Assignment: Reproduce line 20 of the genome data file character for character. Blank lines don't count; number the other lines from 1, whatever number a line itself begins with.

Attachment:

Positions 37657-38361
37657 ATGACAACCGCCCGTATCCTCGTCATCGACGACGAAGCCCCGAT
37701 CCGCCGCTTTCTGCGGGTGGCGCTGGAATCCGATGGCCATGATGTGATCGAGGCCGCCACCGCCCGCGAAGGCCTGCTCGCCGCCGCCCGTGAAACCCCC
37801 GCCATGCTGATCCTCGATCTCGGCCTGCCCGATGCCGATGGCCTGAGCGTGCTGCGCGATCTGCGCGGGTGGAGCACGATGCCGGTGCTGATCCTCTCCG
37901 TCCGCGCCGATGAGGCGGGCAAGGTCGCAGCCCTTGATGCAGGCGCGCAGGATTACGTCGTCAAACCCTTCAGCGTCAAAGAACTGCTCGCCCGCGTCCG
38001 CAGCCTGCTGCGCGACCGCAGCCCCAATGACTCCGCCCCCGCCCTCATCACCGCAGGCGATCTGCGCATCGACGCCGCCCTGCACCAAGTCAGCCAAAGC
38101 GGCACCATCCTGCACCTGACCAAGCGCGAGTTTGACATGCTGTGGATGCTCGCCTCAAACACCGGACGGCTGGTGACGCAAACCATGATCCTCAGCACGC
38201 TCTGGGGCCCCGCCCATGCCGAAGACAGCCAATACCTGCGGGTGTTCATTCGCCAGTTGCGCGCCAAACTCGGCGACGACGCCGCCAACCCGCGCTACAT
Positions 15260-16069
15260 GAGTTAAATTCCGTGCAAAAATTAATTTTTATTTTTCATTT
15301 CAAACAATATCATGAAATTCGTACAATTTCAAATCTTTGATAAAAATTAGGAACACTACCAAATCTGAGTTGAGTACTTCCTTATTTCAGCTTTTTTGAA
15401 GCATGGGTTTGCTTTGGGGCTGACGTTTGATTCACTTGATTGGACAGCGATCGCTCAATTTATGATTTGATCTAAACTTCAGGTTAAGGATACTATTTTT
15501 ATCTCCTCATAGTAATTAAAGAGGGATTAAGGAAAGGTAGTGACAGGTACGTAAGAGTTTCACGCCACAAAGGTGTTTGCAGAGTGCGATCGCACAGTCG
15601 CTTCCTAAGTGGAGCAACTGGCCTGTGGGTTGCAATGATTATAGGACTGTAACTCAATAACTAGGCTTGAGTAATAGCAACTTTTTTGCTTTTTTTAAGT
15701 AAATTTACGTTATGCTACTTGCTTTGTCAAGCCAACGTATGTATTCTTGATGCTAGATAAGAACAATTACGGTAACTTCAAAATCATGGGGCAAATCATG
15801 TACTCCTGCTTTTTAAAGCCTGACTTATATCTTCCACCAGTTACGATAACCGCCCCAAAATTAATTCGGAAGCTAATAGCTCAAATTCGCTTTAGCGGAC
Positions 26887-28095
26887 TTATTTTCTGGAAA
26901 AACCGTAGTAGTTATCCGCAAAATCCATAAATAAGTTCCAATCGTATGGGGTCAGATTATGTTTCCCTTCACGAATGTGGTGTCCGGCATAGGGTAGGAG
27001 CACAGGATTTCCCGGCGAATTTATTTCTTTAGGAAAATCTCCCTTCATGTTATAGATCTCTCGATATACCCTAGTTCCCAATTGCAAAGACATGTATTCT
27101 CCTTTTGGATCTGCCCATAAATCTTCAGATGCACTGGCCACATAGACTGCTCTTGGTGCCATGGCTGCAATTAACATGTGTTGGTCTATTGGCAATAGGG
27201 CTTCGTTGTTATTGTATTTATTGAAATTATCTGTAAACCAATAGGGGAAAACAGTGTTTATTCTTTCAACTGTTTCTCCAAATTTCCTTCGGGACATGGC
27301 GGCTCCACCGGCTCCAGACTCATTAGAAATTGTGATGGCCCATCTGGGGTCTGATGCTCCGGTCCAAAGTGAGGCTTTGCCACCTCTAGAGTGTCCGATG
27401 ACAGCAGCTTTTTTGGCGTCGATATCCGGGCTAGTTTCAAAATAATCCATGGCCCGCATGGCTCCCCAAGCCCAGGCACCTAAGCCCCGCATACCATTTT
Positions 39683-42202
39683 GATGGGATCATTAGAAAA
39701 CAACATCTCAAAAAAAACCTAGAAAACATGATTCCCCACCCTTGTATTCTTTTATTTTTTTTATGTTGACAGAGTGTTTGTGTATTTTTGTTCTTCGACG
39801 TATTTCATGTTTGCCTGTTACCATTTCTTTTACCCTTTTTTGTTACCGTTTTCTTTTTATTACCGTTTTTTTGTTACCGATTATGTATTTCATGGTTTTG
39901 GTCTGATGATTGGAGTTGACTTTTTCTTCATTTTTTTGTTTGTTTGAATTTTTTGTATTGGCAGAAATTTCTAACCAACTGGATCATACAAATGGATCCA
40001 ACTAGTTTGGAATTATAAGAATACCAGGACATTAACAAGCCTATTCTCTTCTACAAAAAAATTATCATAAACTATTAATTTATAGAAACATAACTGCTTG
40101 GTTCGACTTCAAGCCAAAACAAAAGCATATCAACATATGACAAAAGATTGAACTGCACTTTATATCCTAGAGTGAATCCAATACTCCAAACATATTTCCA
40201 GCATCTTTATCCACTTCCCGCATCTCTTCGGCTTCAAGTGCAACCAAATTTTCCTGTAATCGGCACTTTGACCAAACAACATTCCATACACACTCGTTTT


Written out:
27001 CACAGGATTTCCCGGCGAATTTATTTCTTTAGGAAAATCTCCCTTCATGTTATAGATCTCTCGATATACCCTAGTTCCCAATTGCAAAGACATGTATTCT